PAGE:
A great way to compare and contrast insects and spiders is to use the book Little Miss Muffet Learns About Spiders. Similarly, The Little Miss Muffet Lyrics in this book illustrate five differences between insects and spiders.
The Original Little Miss Muffet Lyrics
Little Miss Muffet
Sat on a tuffet,
Eating her curds and whey;
Along came a spider,
Who sat down beside her,
And frightened Miss Muffet away.
The poem dates back to the early 19th century in England. Consequently, many people believe that Little Miss Muffet is about a girl named Patience who was Thomas Muffet‘s step-daughter. However, Thomas was a scientist from the 16th century who studied insects and spiders and their effects on medicine.
1. Firstly, insects and spiders have different body parts.
“You’re not a bug,” She said with a shrug, “Compare the two bodies and see.” “On spiders like you The parts number two, but all of the insects have three.”
2. Secondly is the number of legs on insects and spiders.
The spider said “Grand. But please understand, Here’s the best way to separate.” “When it comes to feet, We have them all beat. Bugs have only six; spiders: eight.”
3. Thirdly is the number of eyes insects and spiders have.
“And look at my eyes; Is that a surprise? I hope you will think it first-rate.”“If you think I’ve two, Then I have tricked you. Look closely and you will see eight.”
4. Spiders and some Insects spin webs.
“And the web that you spin, Strong, sticky, and thin, Is useful to catch little flies.”
5. Lastly, only a few spider and insects are poisonous.
Many books have told About spiders, so bold, Who carry a poisonous bite. But most will not harm Your leg or your arm And usually come out at night.
Little Miss Muffet Learns About Spiders and other Resources
This creative teaching resource uses Little Miss Muffet to teach children all about insects and spiders. It is a part of The Mother Goose Meets other Nature book series.
After sharing these books with teachers and home-school parents, we discovered a need for a teacher’s guide and additional resources for each book. Subsequently, we created teacher guides too. And because Little Pot believes that spiritual, social, and academic growth produce the fruit of the Spirit, each guide contains these three sections. A new guide will be released each month as follows.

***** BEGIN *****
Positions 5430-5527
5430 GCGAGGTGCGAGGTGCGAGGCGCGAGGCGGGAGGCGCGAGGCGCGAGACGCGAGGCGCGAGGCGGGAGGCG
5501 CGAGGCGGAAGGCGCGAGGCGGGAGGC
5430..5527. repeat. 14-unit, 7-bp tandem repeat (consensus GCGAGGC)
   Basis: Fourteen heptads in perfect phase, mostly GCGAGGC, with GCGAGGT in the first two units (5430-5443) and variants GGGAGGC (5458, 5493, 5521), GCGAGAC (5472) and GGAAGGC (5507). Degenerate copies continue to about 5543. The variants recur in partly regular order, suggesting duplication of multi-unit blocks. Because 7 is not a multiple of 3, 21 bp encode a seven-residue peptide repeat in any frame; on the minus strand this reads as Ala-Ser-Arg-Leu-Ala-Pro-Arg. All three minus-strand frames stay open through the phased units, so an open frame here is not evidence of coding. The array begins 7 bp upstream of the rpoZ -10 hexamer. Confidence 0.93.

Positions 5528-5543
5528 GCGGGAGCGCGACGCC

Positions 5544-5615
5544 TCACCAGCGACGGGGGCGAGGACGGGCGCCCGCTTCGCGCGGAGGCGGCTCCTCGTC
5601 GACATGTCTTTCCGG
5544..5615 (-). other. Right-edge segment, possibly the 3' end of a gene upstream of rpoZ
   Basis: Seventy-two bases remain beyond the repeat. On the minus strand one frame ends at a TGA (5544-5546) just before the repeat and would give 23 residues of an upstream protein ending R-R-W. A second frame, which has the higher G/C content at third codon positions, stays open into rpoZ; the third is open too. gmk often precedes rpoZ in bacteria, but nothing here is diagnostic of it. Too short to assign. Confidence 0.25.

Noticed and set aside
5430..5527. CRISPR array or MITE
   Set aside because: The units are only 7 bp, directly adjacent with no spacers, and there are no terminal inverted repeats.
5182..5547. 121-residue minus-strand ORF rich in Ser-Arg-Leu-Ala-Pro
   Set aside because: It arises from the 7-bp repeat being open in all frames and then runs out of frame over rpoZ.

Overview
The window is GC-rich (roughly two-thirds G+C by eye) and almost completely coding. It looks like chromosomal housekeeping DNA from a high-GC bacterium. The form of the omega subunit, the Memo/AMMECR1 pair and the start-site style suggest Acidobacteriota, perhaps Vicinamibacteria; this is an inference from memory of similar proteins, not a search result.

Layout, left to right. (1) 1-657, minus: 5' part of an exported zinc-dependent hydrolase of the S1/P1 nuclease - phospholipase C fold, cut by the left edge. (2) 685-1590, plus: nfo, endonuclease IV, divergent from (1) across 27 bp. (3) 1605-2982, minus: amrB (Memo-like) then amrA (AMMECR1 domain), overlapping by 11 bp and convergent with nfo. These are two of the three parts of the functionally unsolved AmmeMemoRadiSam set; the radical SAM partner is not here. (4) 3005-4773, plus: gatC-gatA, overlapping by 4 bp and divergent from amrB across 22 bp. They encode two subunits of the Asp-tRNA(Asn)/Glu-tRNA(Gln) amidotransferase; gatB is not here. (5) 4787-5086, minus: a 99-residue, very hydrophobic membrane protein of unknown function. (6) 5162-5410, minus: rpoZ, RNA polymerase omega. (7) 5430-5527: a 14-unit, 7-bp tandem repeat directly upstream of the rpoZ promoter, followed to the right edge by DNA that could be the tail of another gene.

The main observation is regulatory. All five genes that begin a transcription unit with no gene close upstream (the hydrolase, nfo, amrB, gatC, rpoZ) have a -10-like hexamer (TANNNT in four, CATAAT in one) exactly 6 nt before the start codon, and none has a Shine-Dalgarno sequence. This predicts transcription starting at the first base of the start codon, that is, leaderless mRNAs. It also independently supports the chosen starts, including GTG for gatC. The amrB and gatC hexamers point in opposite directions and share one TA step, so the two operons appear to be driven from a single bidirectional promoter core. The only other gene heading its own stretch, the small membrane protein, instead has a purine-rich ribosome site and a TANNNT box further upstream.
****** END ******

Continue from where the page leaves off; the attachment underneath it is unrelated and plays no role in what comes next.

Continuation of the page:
September: (Routines and Schedules) “Hickory, the Mouse Learns About Time” and “Teach About Time with Hickory, the Mouse”.
October: (Pumpkins) “Peter-Peter Learns About Decay and Growth” and “Teach About Decay and Growth with Peter-Peter”.
November: (Healthy eating habits) “Jack Sprat Learns About Food” and “Teach About Food with Jack Sprat”.
December/January: (Snow and ice, States of Matter) “Jack and Jill Learn About Water” and “Teach About Water with Jack and Jill”.
February: (Shadows) “Jack B. Nimble Learns About Shadows“ and “Teach About Shadows with Jack B. Nimble”.
March: (Animals and Habitats) “Mary Learns About Animal Coverings” and “Teach About Animal Coverings with Mary”.
April: (Insects and Spiders) “Little Miss Muffet Learns About Spiders” and “Teach About Spiders with Little Miss Muffet”.
May: (Life Cycles and Positional Words) “Humpty Dumpty Learns About Positions” and “Teach About Positions with Humpty Dumpty”.
Sign up for the 7 steps to become fruit-bearing vessels and we will notify you each month when a new teacher’s guide is released.